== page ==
The European Union

Europe's long history of conflict reached a crisis in World War II (1939-1945). In the wake of that destructive war, two goals emerged: to rebuild the nations' shattered economies and to prevent new conflict. Some people believed the best way to achieve both goals was to unify Europe. As you read the Case Study, consider the pros and cons of that idea.

Steps Toward Unity

In 1951, France and West Germany began the process of unification by signing a treaty that gave control of their coal and steel resources to a multinational group, the European Coal and Steel Community (ECSC). Italy and the Benelux countries also joined the ECSC. The six countries' leaders thought this alliance would have many positive results. Because the nations would depend on each other for industrial resources, their economies would suffer if they fought again. No country could prepare for war secretly because each knew what the others were manufacturing. In addition, the ECSC would set a tone of cooperation that would help Europe rebuild its economy. The next step toward unity came in 1957 with the formation of the European Economic Community (EEC), also called the Common Market. This alliance removed trade barriers, set common economic goals, and allowed people to live and work in any member country. Between 1958 and 1968, trade among the EEC nations quadrupled. In 1967, the EEC merged with the ECSC and another European alliance to become the European Community (EC). In 1973, the EC began to admit other European nations.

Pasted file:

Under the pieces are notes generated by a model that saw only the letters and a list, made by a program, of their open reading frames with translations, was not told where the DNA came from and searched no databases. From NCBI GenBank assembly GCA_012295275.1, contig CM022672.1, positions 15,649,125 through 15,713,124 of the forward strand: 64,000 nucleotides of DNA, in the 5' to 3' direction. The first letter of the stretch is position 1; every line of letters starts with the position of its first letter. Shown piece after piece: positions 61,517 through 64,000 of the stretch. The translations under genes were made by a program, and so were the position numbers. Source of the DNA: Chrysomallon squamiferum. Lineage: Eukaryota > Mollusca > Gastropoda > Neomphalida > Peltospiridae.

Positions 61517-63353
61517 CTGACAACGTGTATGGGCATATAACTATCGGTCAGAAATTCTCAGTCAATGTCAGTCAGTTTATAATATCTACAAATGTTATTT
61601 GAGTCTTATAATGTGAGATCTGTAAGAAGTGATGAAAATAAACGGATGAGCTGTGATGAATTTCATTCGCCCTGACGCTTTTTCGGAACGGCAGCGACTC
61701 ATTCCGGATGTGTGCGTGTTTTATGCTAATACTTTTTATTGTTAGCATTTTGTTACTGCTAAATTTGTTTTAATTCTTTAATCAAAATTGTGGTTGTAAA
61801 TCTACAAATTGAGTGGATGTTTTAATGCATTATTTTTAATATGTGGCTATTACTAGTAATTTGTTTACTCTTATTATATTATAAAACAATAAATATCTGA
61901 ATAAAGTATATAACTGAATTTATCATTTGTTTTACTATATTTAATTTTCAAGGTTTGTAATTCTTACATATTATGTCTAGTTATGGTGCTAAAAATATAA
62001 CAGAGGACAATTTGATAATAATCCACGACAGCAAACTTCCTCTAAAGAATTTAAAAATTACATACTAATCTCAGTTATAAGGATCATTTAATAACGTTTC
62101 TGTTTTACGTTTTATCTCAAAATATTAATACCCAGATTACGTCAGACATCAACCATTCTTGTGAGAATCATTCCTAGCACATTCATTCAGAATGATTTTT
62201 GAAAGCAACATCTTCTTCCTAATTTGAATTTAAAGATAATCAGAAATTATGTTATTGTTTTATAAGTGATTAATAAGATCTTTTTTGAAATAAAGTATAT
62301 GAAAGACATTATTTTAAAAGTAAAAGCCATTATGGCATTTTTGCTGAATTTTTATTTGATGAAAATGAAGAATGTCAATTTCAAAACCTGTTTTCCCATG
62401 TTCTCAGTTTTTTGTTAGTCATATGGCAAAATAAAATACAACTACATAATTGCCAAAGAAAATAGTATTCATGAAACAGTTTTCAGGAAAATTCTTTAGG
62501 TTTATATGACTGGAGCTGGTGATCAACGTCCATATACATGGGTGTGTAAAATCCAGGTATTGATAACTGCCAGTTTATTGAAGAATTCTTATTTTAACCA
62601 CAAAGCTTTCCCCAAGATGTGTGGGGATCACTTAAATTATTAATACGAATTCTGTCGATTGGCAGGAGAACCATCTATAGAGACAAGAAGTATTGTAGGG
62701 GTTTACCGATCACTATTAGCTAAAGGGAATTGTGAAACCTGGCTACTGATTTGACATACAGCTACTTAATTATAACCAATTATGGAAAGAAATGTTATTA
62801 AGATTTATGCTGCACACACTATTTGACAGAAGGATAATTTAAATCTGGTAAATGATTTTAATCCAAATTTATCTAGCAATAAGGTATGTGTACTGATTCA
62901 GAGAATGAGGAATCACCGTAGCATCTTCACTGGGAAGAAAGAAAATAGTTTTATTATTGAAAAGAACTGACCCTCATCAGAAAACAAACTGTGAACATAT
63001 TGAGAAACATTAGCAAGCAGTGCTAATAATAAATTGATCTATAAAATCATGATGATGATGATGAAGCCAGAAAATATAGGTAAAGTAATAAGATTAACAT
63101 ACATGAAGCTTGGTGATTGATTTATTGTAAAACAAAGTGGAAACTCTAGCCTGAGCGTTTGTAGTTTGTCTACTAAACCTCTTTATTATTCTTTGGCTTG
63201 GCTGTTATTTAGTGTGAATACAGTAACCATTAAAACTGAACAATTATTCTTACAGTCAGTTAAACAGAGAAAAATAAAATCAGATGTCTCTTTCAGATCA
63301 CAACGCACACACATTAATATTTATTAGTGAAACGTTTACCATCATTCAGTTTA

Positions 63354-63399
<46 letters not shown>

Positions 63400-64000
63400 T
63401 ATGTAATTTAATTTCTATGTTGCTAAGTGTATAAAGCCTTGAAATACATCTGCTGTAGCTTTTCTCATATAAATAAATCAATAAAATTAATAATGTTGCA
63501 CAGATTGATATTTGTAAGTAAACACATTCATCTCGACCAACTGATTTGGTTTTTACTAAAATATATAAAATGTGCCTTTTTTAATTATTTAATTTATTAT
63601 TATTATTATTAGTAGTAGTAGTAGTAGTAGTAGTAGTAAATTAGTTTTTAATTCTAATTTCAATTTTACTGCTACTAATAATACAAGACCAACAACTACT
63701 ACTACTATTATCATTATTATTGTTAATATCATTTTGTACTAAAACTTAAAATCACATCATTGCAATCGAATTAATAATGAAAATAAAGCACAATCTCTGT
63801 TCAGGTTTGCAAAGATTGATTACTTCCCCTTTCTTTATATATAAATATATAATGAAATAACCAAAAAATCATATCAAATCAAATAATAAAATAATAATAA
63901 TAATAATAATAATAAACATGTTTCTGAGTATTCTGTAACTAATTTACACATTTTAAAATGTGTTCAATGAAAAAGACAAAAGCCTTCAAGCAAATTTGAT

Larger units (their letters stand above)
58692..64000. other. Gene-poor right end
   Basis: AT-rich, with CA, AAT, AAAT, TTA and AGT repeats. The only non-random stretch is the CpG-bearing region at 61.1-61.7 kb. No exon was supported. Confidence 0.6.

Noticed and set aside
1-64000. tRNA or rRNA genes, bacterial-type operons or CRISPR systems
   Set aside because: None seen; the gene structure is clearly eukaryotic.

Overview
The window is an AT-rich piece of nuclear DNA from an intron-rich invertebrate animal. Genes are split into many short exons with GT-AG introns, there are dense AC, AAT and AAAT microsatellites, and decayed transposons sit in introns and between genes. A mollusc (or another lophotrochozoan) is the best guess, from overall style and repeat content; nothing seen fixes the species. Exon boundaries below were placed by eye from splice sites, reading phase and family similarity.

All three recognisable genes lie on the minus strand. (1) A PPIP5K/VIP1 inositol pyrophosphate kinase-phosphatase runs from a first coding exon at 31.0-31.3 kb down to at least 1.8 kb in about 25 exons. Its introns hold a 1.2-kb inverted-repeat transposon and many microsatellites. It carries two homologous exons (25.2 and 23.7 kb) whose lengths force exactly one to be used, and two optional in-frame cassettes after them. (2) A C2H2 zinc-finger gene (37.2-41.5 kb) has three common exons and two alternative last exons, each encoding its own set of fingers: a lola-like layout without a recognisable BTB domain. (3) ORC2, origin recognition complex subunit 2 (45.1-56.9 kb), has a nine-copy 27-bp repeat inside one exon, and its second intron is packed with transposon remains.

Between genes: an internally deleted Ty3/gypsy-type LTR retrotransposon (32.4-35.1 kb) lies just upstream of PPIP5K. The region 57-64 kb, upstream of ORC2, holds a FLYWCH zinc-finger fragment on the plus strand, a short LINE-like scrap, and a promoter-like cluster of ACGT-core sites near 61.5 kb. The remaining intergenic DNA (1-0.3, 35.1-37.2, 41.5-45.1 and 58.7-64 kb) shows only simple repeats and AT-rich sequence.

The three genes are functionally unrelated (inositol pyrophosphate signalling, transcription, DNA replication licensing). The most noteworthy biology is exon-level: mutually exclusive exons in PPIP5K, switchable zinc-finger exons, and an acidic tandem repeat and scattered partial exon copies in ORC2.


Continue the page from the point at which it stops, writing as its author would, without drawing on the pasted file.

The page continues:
The European Union Today

In 1993, the Maastricht Treaty took effect, and the European Union (EU) replaced the EC. With 25 member nations, the EU faces many issues. They include settling political and economic differences, replacing national currencies with the euro, and expanding EU membership.


members wonder how the union will affect their national economies. For example, workers may move to areas with higher wages, creating shifts in national populations.

Further, some countries believe that switching to the euro will mean losing control of economic factors such as interest rates. Others don't want to give up the national identities associated with having their own currencies. But many people believe the euro has benefits. These include greater business efficiency and increased international trade. In 1999, financial institutions began to calculate transactions in euros. Euros began to be used in everyday life in 2002.

The EU also affects politics. For example, on February 4, 2000, Joerg Haider and his Freedom Party became part of a coalition government in Austria. (In a coalition government, several parties share power.) In the past, Haider had made statements that were sympathetic to Nazi Germany, so EU nations criticized Austria for its support of Haider. Haider did step down, but some observers fear that a controversial leader like Haider could some day tear the EU apart.


One of the complex issues facing the EU is growth. In time, it might expand to 28 countries that presently have about 475 million people. Running such a huge alliance could be difficult.

Many of the more recent members were once Communist nations. In general, they are less prosperous and have little experience of democracy. Such differences may create tensions that the EU will have to resolve.

On the following pages, you will find primary sources about the EU. Use them to form your own opinion.